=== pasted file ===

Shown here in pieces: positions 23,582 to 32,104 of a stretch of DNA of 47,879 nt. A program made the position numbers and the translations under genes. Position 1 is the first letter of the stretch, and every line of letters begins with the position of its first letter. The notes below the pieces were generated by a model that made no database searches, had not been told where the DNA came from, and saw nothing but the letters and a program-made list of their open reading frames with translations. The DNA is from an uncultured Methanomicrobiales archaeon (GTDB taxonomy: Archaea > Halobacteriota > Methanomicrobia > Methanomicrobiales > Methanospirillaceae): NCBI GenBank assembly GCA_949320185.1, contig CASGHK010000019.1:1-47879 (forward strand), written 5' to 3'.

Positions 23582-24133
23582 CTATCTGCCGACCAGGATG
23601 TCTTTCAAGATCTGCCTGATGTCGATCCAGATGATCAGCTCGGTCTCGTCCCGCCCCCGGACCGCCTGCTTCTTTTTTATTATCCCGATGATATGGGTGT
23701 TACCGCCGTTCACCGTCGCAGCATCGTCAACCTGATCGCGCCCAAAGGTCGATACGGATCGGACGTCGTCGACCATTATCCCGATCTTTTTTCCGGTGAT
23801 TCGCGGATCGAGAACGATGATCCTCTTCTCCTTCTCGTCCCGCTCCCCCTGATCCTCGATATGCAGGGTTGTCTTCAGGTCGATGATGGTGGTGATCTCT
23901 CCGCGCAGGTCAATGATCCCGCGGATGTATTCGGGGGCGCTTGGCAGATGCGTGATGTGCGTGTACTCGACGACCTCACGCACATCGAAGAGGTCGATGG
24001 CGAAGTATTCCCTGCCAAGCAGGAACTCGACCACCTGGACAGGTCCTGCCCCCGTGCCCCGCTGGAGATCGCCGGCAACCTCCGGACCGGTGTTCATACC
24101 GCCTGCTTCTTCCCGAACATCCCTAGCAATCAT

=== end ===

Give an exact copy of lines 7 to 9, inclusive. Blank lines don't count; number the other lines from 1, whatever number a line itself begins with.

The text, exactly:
23901 CCGCGCAGGTCAATGATCCCGCGGATGTATTCGGGGGCGCTTGGCAGATGCGTGATGTGCGTGTACTCGACGACCTCACGCACATCGAAGAGGTCGATGG
24001 CGAAGTATTCCCTGCCAAGCAGGAACTCGACCACCTGGACAGGTCCTGCCCCCGTGCCCCGCTGGAGATCGCCGGCAACCTCCGGACCGGTGTTCATACC
24101 GCCTGCTTCTTCCCGAACATCCCTAGCAATCAT